AVOID THE TERM- “NASAL”
…”S/He sounds nasal…” does not
differentiate hypo and
hypernasality.
ARTICULATION
 PLACE, MANNER, AND VOICING…
Most errors related to cleft palate have to do with
PLACEMENT errors while manner is maintained!
ATTEND TO PLACEMENT!!!
Usually BACKED!
Glottal stops, nasal snorts
PLOSIVES /b, p, t, d, k, g/
AFFRICATES /tS, dZ/
Pharyngeal Fricatives, Nasal Fricatives
Fricatives- s, z, sh, v, th, f
Affricates- ch/tS/, j/dZ/
Most common articulation errors related to palatal
clefts-
GLOTTAL STOPS
PHARYNGEAL FRICATIVES
NASAL FRICATIVES
NASAL PHONEME SUBSTITIONS
COMPENSATORY MISARTICULATIONS
Compensatory misarticulations related to cleft palate are
usually errors in PLACEMENT OF PRODUCTION.
They are learned articulatory postures or placements
that typically persist even after successful surgery or
appliance management of the pharyngeal port and
therefore co-exist with an adequate closure
mechanism.
They tend to be BACKED ARTICULATIONS relative to
the target place of production.
VELOPHARYNGEAL INSUFFICIENCY
Velopharyngeal Insufficiency (VPI) is a resonance
disorder associated with a natural “pressure valve” in
the back of the mouth that does not maintain air
pressures that are needed in typical speech
production. The disorder may be structural or
functional or results in inadequate separation of the
oral and nasal cavities.
***JEFF WILL COVER THIS MORE IN PART II
In therapy setting
 MIRROR TEST**(great with little ones!!!)
 STRAW ASSESSMENT**(older children =biofeedback)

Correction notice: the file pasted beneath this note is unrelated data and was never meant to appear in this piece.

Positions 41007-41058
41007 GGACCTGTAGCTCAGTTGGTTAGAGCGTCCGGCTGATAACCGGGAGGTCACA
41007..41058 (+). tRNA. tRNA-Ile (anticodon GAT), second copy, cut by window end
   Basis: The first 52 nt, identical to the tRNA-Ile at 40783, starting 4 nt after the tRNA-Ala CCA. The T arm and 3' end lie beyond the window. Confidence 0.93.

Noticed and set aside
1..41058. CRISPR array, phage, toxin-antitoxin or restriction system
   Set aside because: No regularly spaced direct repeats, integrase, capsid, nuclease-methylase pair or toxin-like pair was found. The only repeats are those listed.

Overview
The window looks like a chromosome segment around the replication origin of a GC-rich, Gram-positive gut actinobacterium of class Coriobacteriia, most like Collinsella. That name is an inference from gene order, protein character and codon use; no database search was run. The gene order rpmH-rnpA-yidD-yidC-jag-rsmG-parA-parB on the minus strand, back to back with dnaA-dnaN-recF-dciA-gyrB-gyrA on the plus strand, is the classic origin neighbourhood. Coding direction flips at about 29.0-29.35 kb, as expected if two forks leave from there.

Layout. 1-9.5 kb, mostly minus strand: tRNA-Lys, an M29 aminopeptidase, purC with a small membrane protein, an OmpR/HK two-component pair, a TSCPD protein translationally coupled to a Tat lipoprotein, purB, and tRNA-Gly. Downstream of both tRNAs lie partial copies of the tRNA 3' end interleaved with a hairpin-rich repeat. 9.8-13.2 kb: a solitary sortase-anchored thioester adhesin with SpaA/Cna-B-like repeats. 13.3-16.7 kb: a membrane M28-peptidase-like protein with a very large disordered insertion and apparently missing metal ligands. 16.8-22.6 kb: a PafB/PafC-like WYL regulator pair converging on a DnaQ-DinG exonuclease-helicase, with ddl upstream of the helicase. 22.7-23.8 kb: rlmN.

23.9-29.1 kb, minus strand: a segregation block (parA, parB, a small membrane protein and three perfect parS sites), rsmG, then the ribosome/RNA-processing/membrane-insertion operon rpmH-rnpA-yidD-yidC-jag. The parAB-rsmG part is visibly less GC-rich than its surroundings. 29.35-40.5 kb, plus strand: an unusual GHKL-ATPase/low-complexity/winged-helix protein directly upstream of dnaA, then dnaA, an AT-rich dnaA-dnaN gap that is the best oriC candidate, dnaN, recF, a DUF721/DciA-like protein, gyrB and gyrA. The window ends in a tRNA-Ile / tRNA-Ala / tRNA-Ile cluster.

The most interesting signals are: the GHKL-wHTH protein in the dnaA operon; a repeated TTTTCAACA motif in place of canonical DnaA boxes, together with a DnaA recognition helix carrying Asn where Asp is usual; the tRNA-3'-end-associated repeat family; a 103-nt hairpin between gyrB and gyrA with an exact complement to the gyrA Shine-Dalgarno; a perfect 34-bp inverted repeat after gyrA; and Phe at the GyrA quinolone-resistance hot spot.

In team/clinic: (JEFF will cover)
 VIDEOFLOUROSCOPY
 NASOENDOSCOPY/VIDEOENDOSCOPY
 NASOMETRY
…
ALL AGES
Goals:
 TO CORRECT THE PLACEMENT ERRORS (often
will improve/correct hypernasal resonance.)
 Improve hypernasal resonance (if it’s structural
secondary surgical management is needed- but
therapy should be tried first especially in the
presence of articulation errors.)
Therapy
techniques…continued…
 Target high pressure- oral vs. nasal.
 LABEL air flow- “windy sound”, “lip popper” for direct
feedback… even with little ones (15-18 months old.)
 TARGET strong and varied vowels and glides /w, l, r, j,
h/ if not present or weak-Children will often produce
glides even in the presence of VPI.
BACKING reduction…
TARGET BACKING ERRORS- move sounds anterior!!!
 vowels (anterior round vowels /u/ /oe/)
 glides /w, r/…not /j/ substitution
 mid-dorsal IS NOT the goal… but may be the “process”
of moving sounds forward (from /k/ placement, to
mid-dorsal placement, to tip alveolar…)
 use ‘lips’ to encourage ANTERIOR airflow- rounded
lips help move air forward.
BACKING reduction…
 TRY OVERPLACEMENT of articulators to decrease backing…
***/t/- produced as a /k/…I often start with tongue between lips
rather than on alveolar ridge- then pull it back in mouth once
they can produce plosive with tongue tip!
(Sarah) Family was given /t/ to work on- Child produced “glottal
stop + vowel” and in all word attempts- this was given as
homework BEFORE child could produce a /t/!
Approach- targeted /p/…moved to overplacement for /t/….
KEY POINTS:
 Determine PLACE of articulation error and target with
emphasis on manner, voicing and PLACE
classifications.
 Start with PLACEMENT- even pending surgery. IF
YOU EMPHASIZE MANNER (plosive, fricative)
with VPI- likely to teach/encourage compensatory